South Auckland doctors are setting up their own Covid-19 test sites to encourage anxious communities at the heart of the current outbreak.
South Seas Healthcare and Baderdrive Doctors are joining forces to offer pop-up testing facilities at churches. The move coincides with a government plan to ramp up testing among Māori and Pasifika families.
It was a busy day at the pop-up testing centre at Manukau Samoan Methodist Church. South Seas Healthcare nurse Liz Tiumalu said they took just under 100 swabs.
Some people had clearly built up courage to get tested.
"It's a mixture of feelings. A lot of people are anxious and just feeling a little bit scared so that's where we have the team come in to help them feel relaxed and just talking them through the process," she said.
South Seas Healthcare chief executive Silao Vaisola Sefo said the number of swabs taken at this pop-up centre was particularly high, and that showed a need to set up testing sites within easy reach of target communities.
"It means that when you bring that out to the community. It's easy access for people. People will come because it's a place that they're familiar with and feel safe with."
He said the pop-up facility was set up following a request from the Samoan Methodist church and was fully supported by the local District Health Board.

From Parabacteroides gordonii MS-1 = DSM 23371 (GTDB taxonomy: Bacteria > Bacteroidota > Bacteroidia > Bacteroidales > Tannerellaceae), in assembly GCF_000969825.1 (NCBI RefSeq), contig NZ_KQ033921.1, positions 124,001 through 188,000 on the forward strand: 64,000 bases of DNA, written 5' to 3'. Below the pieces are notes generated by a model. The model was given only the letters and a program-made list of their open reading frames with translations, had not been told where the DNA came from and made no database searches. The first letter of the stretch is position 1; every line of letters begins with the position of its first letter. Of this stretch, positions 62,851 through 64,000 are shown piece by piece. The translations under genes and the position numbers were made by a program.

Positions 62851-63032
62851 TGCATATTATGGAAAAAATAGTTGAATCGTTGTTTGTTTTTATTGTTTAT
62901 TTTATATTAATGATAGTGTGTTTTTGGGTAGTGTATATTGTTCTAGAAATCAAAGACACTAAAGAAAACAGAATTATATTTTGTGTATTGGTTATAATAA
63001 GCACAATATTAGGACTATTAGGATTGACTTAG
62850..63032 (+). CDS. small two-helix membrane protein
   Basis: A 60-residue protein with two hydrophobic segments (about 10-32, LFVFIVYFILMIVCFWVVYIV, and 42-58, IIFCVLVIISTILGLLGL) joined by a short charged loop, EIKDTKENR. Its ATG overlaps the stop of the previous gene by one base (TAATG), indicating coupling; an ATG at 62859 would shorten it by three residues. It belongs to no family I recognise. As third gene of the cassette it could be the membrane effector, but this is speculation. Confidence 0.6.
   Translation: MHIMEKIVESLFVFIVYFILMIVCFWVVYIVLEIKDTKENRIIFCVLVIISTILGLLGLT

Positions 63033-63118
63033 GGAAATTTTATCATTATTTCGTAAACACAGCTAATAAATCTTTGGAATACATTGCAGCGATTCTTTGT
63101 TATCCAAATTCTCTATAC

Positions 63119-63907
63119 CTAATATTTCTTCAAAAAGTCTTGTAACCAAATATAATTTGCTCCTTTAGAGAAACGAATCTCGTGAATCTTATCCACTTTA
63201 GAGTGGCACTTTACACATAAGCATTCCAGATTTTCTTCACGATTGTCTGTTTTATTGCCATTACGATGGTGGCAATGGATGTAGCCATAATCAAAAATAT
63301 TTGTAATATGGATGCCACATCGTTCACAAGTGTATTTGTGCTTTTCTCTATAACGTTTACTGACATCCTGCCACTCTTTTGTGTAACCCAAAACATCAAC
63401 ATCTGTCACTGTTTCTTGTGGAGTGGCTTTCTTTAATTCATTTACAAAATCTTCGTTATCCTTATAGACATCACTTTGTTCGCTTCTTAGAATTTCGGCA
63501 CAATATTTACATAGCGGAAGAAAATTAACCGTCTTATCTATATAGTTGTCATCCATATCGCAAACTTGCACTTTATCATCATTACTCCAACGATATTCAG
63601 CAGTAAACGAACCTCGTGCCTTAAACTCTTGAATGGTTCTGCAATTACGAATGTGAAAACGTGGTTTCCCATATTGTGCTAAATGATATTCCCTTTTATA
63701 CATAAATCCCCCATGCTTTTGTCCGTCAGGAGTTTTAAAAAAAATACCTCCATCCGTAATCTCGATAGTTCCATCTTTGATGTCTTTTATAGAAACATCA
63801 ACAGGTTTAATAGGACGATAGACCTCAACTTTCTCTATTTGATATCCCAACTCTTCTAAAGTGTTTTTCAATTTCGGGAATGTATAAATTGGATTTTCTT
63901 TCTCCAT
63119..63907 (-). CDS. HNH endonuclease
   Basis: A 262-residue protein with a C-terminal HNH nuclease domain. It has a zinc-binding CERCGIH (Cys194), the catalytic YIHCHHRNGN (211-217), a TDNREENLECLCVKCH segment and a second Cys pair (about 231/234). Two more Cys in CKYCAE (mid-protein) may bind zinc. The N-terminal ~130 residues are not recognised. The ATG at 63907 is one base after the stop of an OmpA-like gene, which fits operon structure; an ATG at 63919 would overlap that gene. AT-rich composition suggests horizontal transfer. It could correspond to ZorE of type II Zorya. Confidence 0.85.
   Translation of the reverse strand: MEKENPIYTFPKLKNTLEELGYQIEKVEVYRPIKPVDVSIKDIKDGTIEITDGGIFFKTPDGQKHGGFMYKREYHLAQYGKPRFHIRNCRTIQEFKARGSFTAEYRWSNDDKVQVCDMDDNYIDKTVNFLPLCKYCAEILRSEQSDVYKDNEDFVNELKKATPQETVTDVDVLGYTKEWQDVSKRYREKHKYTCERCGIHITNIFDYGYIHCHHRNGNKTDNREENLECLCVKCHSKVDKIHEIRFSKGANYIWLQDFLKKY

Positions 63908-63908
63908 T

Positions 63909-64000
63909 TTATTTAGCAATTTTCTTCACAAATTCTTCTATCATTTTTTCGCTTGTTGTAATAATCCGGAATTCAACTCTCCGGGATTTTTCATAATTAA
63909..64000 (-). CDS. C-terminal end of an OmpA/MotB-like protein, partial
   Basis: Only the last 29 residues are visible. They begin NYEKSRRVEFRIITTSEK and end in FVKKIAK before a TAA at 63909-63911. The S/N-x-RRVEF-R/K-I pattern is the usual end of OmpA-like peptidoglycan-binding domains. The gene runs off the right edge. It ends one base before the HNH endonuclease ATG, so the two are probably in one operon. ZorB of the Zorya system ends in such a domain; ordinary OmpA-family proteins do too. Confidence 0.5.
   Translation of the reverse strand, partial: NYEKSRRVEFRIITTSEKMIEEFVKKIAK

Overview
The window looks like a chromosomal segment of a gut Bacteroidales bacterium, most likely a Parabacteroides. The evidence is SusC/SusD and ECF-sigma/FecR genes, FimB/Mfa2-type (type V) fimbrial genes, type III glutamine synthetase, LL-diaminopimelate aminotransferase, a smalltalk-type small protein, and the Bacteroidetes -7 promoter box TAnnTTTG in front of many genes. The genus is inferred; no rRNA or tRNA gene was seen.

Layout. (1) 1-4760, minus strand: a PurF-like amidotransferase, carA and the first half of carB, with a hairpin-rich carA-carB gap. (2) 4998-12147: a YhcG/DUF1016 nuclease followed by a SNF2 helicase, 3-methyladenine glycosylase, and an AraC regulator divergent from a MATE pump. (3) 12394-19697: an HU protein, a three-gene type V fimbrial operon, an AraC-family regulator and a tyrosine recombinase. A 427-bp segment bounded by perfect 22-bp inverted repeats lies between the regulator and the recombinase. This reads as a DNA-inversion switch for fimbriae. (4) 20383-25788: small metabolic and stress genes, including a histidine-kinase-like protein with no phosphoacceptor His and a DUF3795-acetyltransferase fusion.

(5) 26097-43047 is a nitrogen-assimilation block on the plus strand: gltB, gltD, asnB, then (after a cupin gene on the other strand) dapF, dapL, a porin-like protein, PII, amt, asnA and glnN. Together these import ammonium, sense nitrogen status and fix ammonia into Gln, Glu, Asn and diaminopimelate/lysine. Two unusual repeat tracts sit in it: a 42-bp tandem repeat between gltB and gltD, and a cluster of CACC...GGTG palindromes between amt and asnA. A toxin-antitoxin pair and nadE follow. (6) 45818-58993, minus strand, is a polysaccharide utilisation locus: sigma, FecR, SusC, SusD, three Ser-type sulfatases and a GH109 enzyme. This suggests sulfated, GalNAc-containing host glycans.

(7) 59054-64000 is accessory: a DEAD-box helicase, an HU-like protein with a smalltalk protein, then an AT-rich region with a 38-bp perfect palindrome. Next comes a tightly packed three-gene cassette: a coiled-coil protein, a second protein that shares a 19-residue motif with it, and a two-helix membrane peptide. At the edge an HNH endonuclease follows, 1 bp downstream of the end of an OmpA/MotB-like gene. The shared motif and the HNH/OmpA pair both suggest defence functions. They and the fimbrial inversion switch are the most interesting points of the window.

"This is the third church that we responded to... It's not the first and I can guarantee you it's not the last."
Sefo said of late he had seen a fall in the number of people coming for a test and he had a simple message.
"Because we're the population that's being impacted by this the most, so we do encourage our Pacific families to whether it's through your GP, through these pop-ups, through the current testing stations across Auckland ... to get in and get tested."
The minister of the church, Reverend Oianata'i Matale Tuivanu, said if needed, they would keep testing on site for a longer period of time.
"We're happy to have this testing here today to make them easy to come here and have a test, instead of going to Ōtara, which is far away from them," he said.
A member of the church, Hana Senara, said for Covid testing to work it needed Pacific doctors to take the lead.
"People are more comfortable to come and test within their own hubs because Pacific providers, they know how we function as a Pacific community."
"When our church leader calls for or advocates on behalf of government to community and denomination, we'll come and we'll be tested, because we know that there's that platform of safety and understanding between our church minister and South Seas Healthcare."
Health Minister Chris Hipkins said at least six additional mobile testing units and pop-ups were being deployed to further improve coverage and these would have a particular emphasis on Pacific and Māori communities.
"The government's message is please don't relax now. We need to continue our testing efforts and we need the cooperation of all New Zealanders in the process."
Sites are being finalised and the current plan includes sites in Rānui, Glen Innes and Manurewa, which are being set up Wednesday afternoon.